I saw "Che" at the NYFF Press Screening yesterday as well and, not knowing anyone else at the screening, I wandered around during the lunch hour listening (aka- eaves dropping) on some reactions. I have to say I was pretty surprised to find an active dislike amongst most everyone for the film's "lack of human connection" where people were waiting "for the film to make me care." At least I heard someone say, "I'm gonna stay around to see if I can find why the people who love this love it, but as of now I don't see it."

Well, I saw it from beginning to end and will put my place firmly in the "its a triumph" camp of thinking in regards to the film. Its one of the most sharply and smartest made film, reminiscent to the best work from Malick that most of the "Che" haters probably love. What makes the film more fascinating is its position towards Che himself as a hero and icon. I have heard the "liberal love letter" claim, but I think the film problematizes Che and his tactics by creating an unspoken dialectical relationship between parts one and two. And maybe its this sort of middle ground that you astutely bring up that turns lots of people against the film, and what turned me onto it. Maybe I'm just weird, but "Che", for my money, is one of the best of the fest and of Soderbergh's career.

Glenn Kenny

@Bill—Touche. I'm not certain you'll ever get an explanation that fully satisfies you. (There ARE allusions to Che's despotism in the film, incidentally—during the U.N. address sequence in the first part, and in the second part, after his capture.) What I have to deal with, finally, is not the film that Soderbergh didn't make, the parts he left out, and so on. I have to deal with what's actually there, on the screen. If you, or Fox, or Dan, believe that Soderbergh's decision to not chronicle Che's tenure as the co-ruler of Cuba constitutes such bad faith as to invalidate the project entirely, it's your prerogative to, as Dan put it, not throw any money the movie's way. I won't even insult you by asking you to give the picture a chance—because it's not going to give you what you want. But, having seen it myself, and found it a largely compelling cinematic experience, all I can offer are the particulars of that experience.

Tony Dayoub

From a post on my blog yesterday about this very subject:

I went with my knife sharpened, I must admit, to the screening. As a first generation Cuban American, I am constantly disappointed to see Ernesto Guevara idolized by the entire world despite some of the atrocities he committed in the name of the Cuban Revolution. I also think the Cuban Right is too quick to ascribe villainous qualities to what I think was simply a misguided idealist. After reading Kenny's review when he first saw the film at Cannes, where despite liking it he stated:

"[The film's] structure very conveniently elides the period wherein Che, as effective co-head of Castro's Cuban government, presided over mass executions, the persecution of homosexuals, the ruination of the island's economy, the ill-fated alliance with the Soviet Union, and so on."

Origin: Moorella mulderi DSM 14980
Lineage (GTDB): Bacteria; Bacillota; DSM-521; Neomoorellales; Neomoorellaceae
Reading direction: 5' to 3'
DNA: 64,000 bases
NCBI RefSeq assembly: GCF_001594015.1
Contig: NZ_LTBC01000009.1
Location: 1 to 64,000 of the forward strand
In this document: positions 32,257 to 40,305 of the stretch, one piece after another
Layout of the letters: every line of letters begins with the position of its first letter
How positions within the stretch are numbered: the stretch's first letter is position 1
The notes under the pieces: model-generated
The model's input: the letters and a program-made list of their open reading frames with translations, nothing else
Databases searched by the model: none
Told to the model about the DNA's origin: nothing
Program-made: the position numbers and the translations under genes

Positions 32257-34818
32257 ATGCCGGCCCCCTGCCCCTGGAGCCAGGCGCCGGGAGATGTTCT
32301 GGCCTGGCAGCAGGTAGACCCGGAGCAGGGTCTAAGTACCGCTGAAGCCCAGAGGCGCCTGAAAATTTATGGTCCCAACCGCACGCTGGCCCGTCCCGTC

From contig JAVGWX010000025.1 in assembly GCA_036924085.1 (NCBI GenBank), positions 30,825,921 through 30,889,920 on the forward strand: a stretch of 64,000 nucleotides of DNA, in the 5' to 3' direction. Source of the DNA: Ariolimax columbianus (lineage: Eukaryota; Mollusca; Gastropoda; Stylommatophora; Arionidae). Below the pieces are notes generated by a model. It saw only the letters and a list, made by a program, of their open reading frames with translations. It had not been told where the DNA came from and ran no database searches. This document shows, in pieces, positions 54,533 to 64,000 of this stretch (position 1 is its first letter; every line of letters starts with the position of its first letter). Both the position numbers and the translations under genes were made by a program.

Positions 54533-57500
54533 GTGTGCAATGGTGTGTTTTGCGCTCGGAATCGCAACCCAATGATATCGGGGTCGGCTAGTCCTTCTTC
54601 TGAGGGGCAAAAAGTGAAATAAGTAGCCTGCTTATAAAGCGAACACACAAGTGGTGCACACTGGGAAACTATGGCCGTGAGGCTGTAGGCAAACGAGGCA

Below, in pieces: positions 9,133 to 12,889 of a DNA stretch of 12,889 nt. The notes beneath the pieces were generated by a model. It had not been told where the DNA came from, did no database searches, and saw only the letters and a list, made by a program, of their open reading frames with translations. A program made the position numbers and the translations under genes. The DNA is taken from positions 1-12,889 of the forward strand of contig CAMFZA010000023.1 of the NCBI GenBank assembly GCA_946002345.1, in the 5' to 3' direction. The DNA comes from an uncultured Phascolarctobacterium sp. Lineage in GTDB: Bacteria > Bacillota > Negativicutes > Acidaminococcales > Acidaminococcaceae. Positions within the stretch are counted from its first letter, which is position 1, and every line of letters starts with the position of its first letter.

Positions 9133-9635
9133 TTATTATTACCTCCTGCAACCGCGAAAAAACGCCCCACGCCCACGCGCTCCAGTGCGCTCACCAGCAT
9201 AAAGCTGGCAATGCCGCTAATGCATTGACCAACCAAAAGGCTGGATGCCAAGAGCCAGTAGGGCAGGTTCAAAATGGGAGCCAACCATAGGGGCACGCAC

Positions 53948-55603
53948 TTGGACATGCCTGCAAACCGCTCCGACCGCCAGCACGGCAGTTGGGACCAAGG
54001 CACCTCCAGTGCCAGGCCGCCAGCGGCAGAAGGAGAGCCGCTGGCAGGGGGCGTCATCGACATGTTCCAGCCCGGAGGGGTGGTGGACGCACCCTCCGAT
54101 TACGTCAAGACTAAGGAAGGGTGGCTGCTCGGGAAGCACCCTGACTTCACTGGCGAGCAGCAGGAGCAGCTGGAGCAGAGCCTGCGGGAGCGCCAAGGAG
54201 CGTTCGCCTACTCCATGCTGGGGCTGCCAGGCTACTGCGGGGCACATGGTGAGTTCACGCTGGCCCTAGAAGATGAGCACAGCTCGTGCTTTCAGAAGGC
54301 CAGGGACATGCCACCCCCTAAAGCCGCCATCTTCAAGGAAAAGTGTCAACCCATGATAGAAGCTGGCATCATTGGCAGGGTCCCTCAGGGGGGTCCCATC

I was fearful that Soderbergh would present the same heroic perspective on Guevara that previous stories have. The director was to appear at a press conference after the film, and I was prepared to hit him with some questions. The movie even looked to be living up to my expectations at the intermission, when only the first half of the film had been screened.

But after seeing the second half, I find that my fears regarding this were unfounded. Soderbergh portrays a complex Che in line with what I feel the individual to honestly be, and Benicio Del Toro is terrific in the part.

That's the end of the quote... But I want to second Mr. Whitty's take on it. It seems like Soderbergh skips over the dark parts of the Cuban Revolution because of a structural issue with the story. If as Glenn states, Soderbergh started with the idea of shooting the second half only, "Guerilla" as it's called, and then added the first part, "The Argentine", later, then it makes sense to me that he would skip over this.

As Soderbergh also stated in the press conference, he prefers the film in one long four-hour presentation because then the film takes on a "call and response" quality. Che's persistence in the lost cause of the Bolivian revolution is justified by his near-impossible success in the Cuban revolution. Filmically, to show the "darker" Che and his executions of dissidents, homosexuals, etc. would have been to tip one's hand storywise as to the downward stubborn, and isolated, spiral Che travels on in "Guerilla".

Besides, like in "Lawrence of Arabia", there are enough references to the darker side of this "hero" to present what I thought was a balanced picture. There are multiple references both to the executions that took place in Cuba after the victory, and to Che's homophobia. Having paid attention to the Spanish dialogue, more than the subtitles, I can only think that some of this may have been lost in translation, but I doubt it.